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Facebook case tackles freedom of speech in Tunisia's fledgling democracy.
Two Tunisians accused of posting cartoons of prophet Mohammad in the nude on Facebook have been sentenced to seven years in jail, reported Reuters.
Justice ministry spokesman Chokri Nefti told Reuters they were convicted on charges of "violation of morality, and disturbing public order." One of the two men, Ghazi Beji, is on the run from the police while the other, Jabeur Mejri, is already in jail.
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Agence-France Press said the case was brought by a lawyer who noticed the images shared online and filed a complaint in his town of Mahdia, also home to both the accused. For many Muslims, any depictions of the prophet Muhammad are forbidden under Islam. The March 28 verdict is reportedly being appealed.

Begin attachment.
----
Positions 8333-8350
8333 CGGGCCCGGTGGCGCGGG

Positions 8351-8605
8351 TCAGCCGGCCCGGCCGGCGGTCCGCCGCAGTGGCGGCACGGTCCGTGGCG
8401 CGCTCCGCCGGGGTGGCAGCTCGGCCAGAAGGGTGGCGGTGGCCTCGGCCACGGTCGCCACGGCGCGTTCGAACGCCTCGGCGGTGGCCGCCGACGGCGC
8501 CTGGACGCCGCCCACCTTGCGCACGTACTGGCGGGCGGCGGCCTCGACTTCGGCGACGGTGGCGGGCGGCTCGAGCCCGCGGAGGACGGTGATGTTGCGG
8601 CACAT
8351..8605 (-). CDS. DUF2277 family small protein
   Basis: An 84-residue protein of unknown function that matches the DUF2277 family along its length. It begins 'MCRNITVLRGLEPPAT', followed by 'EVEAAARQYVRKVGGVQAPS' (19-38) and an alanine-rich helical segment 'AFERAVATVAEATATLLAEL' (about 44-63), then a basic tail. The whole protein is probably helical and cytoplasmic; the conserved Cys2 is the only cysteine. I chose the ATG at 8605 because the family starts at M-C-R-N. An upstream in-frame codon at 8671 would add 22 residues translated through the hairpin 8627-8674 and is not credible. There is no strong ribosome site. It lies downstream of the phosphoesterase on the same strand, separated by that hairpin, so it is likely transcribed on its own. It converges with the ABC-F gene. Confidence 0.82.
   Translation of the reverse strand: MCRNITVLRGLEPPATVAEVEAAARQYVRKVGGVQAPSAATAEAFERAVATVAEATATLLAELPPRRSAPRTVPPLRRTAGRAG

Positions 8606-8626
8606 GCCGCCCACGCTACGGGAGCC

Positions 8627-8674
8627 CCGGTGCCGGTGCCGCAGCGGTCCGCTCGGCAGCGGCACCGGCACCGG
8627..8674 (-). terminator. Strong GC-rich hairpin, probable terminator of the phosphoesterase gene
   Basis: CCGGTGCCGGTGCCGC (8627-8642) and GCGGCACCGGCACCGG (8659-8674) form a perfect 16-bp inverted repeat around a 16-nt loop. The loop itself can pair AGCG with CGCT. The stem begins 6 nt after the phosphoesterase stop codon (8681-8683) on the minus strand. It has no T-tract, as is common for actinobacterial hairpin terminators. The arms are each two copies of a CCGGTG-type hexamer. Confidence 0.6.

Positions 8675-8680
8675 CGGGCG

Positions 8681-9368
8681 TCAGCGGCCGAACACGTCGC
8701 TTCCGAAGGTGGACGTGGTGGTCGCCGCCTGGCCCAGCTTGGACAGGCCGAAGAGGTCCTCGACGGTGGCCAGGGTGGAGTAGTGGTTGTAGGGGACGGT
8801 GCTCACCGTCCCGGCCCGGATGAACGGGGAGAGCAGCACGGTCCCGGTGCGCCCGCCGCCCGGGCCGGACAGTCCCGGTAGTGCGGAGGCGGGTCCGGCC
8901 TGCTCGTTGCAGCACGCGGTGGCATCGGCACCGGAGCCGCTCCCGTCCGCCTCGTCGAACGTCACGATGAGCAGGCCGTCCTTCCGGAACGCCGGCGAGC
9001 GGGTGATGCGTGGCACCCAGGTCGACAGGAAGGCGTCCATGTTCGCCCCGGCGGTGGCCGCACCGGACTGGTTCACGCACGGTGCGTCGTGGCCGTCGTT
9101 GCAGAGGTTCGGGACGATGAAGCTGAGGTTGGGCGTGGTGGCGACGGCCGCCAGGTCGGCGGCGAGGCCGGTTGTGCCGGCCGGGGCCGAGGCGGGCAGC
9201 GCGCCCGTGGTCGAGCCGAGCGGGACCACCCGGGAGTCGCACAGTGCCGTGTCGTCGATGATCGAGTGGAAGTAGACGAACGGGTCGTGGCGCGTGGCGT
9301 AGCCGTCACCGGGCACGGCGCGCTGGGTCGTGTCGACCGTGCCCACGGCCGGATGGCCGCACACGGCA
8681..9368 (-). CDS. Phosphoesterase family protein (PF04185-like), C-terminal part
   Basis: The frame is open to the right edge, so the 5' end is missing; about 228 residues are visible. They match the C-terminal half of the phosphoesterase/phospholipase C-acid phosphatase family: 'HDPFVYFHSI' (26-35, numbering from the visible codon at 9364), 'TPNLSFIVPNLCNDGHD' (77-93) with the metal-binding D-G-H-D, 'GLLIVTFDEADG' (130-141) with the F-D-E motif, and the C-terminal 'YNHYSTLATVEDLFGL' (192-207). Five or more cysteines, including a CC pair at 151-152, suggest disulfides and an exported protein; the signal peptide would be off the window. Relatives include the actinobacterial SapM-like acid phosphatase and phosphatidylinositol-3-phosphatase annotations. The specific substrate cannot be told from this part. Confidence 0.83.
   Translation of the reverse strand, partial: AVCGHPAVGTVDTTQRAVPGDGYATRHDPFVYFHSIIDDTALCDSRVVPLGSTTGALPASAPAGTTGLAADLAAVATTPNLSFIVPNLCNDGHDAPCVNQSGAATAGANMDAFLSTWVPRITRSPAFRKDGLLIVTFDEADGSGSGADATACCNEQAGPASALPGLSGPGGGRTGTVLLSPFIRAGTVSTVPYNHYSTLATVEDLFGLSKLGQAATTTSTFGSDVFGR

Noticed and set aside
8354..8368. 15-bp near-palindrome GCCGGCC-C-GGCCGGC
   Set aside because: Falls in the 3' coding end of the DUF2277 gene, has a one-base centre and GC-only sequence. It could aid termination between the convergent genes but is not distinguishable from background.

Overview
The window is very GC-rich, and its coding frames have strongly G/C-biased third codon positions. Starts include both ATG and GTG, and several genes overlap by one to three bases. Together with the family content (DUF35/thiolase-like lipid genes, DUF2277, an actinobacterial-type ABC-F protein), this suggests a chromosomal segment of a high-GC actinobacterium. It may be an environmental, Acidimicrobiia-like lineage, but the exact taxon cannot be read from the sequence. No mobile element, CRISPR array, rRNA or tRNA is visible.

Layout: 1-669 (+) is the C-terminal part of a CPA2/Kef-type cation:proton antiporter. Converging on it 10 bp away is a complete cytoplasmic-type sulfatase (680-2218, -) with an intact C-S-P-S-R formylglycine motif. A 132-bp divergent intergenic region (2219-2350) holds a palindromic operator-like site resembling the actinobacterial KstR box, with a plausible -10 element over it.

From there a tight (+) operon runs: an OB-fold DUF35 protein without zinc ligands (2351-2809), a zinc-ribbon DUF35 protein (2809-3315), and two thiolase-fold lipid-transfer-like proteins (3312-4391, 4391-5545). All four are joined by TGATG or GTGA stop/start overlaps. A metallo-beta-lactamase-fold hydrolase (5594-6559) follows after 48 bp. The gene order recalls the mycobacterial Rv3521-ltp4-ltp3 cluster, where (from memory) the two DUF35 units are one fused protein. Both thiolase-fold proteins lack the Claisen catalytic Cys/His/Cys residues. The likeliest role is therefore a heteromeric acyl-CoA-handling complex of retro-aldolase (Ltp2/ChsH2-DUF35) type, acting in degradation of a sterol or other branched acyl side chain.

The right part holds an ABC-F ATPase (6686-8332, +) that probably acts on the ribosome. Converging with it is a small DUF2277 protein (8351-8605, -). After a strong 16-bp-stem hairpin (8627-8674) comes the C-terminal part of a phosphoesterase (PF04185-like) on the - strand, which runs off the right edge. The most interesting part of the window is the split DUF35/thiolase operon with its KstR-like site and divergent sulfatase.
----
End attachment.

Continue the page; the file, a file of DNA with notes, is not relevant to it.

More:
Tunisia's ousting of longtime leader Zine al-Abidine Ben Ali last year sparked a wave of popular protests that took the Arab world by storm.
The country has since voted in a moderate Islamist government but is struggling with the differing demands of its deeply religious Muslim and secularist populations -- as outcry over the Facebook case shows.
Rights activist Bochra Bel Haj Hmida criticized the ruling Ennahda party over the Facebook case, telling AFP the accused "are just two young graduates who thought they were free to say they are atheists and thought they were protected on Facebook."
Some activists say there has been a crackdown on freedom of expression in Tunisia since its October elections, with one newspaper editor punished for printing a nude photo and a private television channel director charged with blasphemy for showing the award-winning film "Persepolis," which includes a depiction of Allah, according to Reuters.